- Not greedy- A greedy person is self centered and does not care about the whole. As such, the greedy person cannot effectively lead due to his/her clouded vision. A good leader will put aside their own greed and plant seeds of generosity in their charges to see the community they lead grow.
- Patient- A good leader must be patient, prayerful and willing to wait on God rather than make hasty decisions which they might regret later on. It seems time helps to develop patience as young leaders seem more susceptible to hasty decisions than those leaders who have spent some time leading. Of course this should also not be an excuse for inaction when the time is right, or in times of true crisis. At these infrequent times, the leader must be flexible enough to act decisively.
- Self-control- Not a brawler. If a leader is hot-headed, his/her ministry will become stagnant. An effective leader should not fly off the handle at the least little bump in the road.
- Not a coveter- A good leader will refuse to covet another's ministry, possessions, or place / status in life. An effective leader will use the principles found in scripture to benefit their own and other's ministries.
- Rules his own house- A leader must understand enough of the principles of leadership to effectively rule his/her own family before they can hope to lead outside of their immediate families. Ruling their own house also includes a basic understanding of the functions or roles God has ordained in scripture for the man and woman in the home.
- Not prideful- Pride has been the downfall of many would be leaders. Satan was ordained to be the leader of the angels whom worshipped God in heaven. Unfortunately for Satan, he let pride be his downfall. A good leader will not let his/her ego become inflated, nor will they place others on a pedestal. An excellent leader will lead by example, ensuring his or her pride will not become their downfall. We would do well to take pride in our families, in our appearance, in the people we lead, but puffing ourselves up is the pride of life which leads to our ruin.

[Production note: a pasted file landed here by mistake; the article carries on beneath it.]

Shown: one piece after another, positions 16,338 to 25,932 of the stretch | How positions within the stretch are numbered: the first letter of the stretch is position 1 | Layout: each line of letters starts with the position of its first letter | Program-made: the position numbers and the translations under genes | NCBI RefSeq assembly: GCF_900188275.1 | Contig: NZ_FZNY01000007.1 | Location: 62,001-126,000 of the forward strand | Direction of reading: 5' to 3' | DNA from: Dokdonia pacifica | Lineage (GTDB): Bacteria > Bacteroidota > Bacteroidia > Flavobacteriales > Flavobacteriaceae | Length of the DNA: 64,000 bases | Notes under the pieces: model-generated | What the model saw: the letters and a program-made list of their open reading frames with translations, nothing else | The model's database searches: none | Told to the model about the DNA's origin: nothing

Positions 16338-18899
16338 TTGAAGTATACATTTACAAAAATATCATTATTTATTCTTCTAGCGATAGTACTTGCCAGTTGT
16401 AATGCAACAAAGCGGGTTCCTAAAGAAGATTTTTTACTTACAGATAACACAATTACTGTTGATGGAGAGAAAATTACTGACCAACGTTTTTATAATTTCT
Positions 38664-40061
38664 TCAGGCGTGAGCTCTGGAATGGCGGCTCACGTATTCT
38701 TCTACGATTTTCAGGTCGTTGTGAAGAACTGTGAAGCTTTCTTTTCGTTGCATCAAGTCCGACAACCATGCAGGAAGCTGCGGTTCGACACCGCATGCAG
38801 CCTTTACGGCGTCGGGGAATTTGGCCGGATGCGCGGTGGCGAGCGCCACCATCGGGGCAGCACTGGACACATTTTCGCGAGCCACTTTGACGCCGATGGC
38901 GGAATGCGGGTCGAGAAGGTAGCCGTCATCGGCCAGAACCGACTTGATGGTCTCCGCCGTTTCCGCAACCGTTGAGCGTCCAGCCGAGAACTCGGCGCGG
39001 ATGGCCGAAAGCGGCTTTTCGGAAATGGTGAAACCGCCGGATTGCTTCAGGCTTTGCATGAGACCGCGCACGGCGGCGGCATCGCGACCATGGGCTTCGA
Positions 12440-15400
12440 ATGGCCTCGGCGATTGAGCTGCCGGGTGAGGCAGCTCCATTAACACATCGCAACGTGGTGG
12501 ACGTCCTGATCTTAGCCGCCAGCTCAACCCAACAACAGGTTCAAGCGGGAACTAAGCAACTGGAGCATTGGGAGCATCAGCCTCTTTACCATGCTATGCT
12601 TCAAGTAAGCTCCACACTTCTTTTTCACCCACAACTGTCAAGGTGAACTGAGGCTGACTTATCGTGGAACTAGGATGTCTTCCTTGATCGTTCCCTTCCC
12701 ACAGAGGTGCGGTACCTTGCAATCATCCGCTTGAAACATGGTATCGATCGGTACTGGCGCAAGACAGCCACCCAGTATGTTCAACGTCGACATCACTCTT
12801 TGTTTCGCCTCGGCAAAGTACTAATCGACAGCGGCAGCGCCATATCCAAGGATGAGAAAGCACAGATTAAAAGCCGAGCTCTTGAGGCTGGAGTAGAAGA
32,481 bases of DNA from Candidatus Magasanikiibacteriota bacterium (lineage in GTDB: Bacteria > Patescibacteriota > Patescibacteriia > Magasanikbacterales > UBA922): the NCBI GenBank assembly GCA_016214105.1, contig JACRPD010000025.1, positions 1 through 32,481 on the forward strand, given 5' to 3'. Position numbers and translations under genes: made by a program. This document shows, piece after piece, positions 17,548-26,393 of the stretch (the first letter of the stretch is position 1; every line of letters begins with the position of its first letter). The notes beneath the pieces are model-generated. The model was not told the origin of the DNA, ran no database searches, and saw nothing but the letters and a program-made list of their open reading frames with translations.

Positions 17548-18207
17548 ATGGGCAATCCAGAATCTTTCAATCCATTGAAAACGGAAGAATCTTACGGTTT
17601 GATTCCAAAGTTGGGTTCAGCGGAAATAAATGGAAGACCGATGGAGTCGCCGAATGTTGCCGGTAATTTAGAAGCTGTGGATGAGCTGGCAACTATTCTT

- Reputation- How our reputation is perceived by those we lead, and our peers, and our superiors, tells a lot about our moral character and how developed our leadership skills are. A great leader will strive to be trustworthy and protect his/her name from all filthiness which could do harm to their reputation.
- Steadfast- Are you, as a leader, steadfast in your commitment to the Word of God? A steadfast leader is one who is unwavering in their belief in God and in His promises.
These are the requirements for effective, Spirit led leadership which the Apostle Paul sent to Timothy. No matter what role of leadership you find yourself in, you must do your very best to assimilate these principles from the Word of God into your leadership tool bag. Doing so will see your ministry and leadership role grow; and your commitment to the things of God will deepen in the effective employment of these principles.
Filed under: ecclesiology